“I’m sure you all have a theory already.”

“Sure, just say it, Doctor Park.”

Gwang-ho furrowed his strong eyebrows and ran a hand through his neat, black hair. “I am new, but this looks like a black hole.”

“You’re right.” The short, curly-haired woman said. She leaned over the desk and retrieved the data.

“Doctor Holm, I’m not sure I understand.”

“We are having a meeting in twenty minutes in the conference room.” Doctor Holm turned and paced out of the room, leaving the door swinging in her wake.

Gwang-ho Park sat, trying to make sense of what had just happened. He pulled his stout figure from the soft chair and closed his office door. Gwang-ho untucked the hem of his shirt to clean his glasses in the light. Placing them back on his face, he went to the mirror and re-tucked his shirt, lined it with his pants, and straightened his collar. He had started about a month ago at this research facility and started to feel a part of the community. He learned, for example, to not feel slighted by Doctor Donna Holm, who treated everyone in her terse, blunt manner. Gwang-ho pondered about the recent developments. What would they do about a black hole? Where is it? From where did it come? He felt silly asking the simple questions, but doubted that any of these questions would be answered.

Gwang-ho shouldered his bag and made his way to the conference room. He was one of the first there.

“Joseph, do you know what’s going on?” Gwang-ho asked a colleague.

Joseph shrugged his hunched shoulders, leaning his massive frame over the table. “Doctor Holm had me come. Said something about a black hole.”

“Me, too,” Gwang-ho added. “She said nothing else?”


Another researcher walked in. “I don’t suppose any of you could clue me in?”

“Sorry, Jen.”

At the end of the twenty-minute timeline, the room was full of conversation, everyone informing each other of their collective ignorance. Doctor Holm entered. A path was made in the crowd to the front of the conference room, where Holm placed a folder and opened it. “Some of you have properly guessed what I’m about to say: we have detected a black hole. It’s extremely tiny, microscopic, but it originated from what we had been analyzing. Our detectors picked it up this morning. We have no idea about a cause nor had we seen any conditions for a black hole, so as far as we know it was produced spontaneously.” The room opened up with questions and comments. Holm held up a hand and beckoned one scientist to speak.

“How can something like a black hole produce spontaneously? There must be some mistake.”

“You all saw the datasets yourself. The fundamental way reality works at this tiny, tiny level is wholly different. We can’t account for this, but it happened.” Holm took the opportunity of a confused pause to continue. “Moreover, however small this black hole is, it swallowed up our object of observation.”

Gwang-ho wondered out loud, “What was the object of observation?”

Holm eyed him and said, “A system of planets.” She leaned forward. “We’re doing a press release.” The room erupted in questions and objections. Over the next hour, Holm dealt with scientists concerned about media frenzy, funding questions, and the accuracy of the data. Eventually, Holm grew tired. “We’re repeating ourselves. Gwang-ho, come with me.” Gwang-ho felt all eyes on him as Holm strode out of the room. He stood up and snatched his bag, following Holm’s exit under the scrutiny of the conference room.

She led him to her office and sat him down.

“You were actually the only one to guess it was a black hole,” she told him as she closed the door. Gwang-ho felt simultaneously silly and proud.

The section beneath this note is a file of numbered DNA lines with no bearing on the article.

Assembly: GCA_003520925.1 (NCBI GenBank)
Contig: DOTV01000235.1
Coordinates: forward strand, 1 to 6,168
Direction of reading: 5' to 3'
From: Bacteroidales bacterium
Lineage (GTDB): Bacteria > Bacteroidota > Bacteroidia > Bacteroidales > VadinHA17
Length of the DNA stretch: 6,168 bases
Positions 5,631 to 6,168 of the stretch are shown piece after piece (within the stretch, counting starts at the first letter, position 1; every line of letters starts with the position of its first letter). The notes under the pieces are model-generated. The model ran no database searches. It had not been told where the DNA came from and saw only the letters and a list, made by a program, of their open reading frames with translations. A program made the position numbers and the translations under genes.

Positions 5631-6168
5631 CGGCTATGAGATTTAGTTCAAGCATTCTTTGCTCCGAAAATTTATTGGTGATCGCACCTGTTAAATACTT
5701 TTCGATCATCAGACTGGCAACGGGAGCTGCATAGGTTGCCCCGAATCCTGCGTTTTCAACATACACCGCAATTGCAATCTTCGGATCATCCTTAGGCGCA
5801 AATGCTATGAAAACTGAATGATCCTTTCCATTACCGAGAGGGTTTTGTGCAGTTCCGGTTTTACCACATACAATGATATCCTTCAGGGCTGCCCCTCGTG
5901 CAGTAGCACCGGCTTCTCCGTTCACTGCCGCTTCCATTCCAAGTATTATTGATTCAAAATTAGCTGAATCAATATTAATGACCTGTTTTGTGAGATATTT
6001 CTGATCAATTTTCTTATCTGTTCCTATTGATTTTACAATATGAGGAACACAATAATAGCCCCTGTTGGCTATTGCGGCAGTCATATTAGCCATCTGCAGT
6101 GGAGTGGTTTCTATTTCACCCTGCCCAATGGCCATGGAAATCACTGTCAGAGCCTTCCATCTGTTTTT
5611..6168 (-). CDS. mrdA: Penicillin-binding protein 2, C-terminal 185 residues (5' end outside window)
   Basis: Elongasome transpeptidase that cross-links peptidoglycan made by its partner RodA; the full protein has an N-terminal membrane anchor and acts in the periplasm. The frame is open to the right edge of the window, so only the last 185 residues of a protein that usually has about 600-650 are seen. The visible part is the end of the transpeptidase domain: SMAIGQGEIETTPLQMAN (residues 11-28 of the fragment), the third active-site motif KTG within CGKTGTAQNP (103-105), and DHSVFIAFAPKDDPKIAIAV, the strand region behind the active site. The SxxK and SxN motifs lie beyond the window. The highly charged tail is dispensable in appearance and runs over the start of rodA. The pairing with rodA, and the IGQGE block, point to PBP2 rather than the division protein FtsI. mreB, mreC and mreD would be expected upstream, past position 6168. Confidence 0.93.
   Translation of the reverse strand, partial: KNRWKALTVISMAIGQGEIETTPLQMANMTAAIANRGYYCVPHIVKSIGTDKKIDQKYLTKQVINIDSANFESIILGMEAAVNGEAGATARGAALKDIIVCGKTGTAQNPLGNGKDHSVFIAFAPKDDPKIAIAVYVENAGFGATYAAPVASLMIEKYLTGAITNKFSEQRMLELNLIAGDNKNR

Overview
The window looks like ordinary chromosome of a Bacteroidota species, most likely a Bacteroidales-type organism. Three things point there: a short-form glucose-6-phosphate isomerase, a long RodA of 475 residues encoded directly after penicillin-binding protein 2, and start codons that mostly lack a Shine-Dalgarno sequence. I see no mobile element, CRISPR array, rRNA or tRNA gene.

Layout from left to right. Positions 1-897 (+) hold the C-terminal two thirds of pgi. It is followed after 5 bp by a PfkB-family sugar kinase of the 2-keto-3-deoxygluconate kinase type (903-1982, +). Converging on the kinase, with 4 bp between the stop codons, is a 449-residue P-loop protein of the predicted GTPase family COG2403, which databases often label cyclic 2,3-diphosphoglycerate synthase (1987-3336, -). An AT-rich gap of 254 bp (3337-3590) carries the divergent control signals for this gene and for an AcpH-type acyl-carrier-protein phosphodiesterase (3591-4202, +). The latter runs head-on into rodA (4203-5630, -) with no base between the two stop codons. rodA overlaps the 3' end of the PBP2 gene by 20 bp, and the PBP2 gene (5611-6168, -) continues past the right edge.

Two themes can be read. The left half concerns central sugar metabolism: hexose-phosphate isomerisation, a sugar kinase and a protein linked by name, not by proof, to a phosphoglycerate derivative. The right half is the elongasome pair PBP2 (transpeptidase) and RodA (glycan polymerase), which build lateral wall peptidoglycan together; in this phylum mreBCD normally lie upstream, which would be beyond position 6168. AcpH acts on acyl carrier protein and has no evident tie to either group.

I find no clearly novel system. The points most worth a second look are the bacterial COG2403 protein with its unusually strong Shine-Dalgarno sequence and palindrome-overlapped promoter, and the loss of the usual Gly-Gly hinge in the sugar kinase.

“Well, it was fairly apparent.”

“Apparently not.” Holm quipped. “Listen, I understand you were on the collegiate debate team. It says you went to nationals three out of four years.” Not understanding, Gwang-ho nodded. “We need a talker on this. I want you to deliver the press conference.”

Gwang-ho felt his throat tighten. “I don’t know what I would say, I just guessed it was a black hole, you know.”

“And you guessed right. Listen, you’re doing this. We’re all going to help draft bullet points. You’re a talker, we need someone slippery for questioning.” Gwang-ho wasn’t sure he was being complimented. When Gwang-ho returned to his office, he found a group of curious scientists waiting to hear what happened. As soon as the word of his involvement in the press conference got out, he became the recipient of many visits.

“You shouldn’t do it.”

“Here’s what you should say…”

Everywhere Gwang-ho went, he felt under the scrutiny of everyone. An unpopular director for a very controversial job is tasking the new one. He felt as if he were the foil for this unpopular move.

“Why did you agree to do it?”

“Doesn’t Holm know she’s jeopardizing a lot, here?”

Whatever it was, Gwang-ho noticed a tangible difference in the distance of his colleagues. He felt like a snitch that was exposed, although he had nothing to hide. The following days he was informed of the latest developments, what to avoid talking about, and what to not say. His colleagues begrudgingly gave him information on the black hole as it developed.

Gwang-ho stood behind closed doors, feeling his consciousness take the back seat and his debate training and practice taking over. For all his experience, Gwang-ho never escaped the moments of dread before the presentation. He reached inside his suit, where it was hot and damp. Sliding the cards out of the inner pocket, he slipped them in his sweaty palms. He felt his heart rate throbbing as he opened the door to the conference room, where a week ago he had been on the other end of the flow of information. Click, click, click. Cameras went off. He had an audience of scientists and reporters and little red lights indicated the video cameras were recording. Gwang-ho stood at the podium and set his reference cards in front of him.

“Thank you all for coming today.” Banal. He cleared his throat. Rough start. He took a moment to calm himself.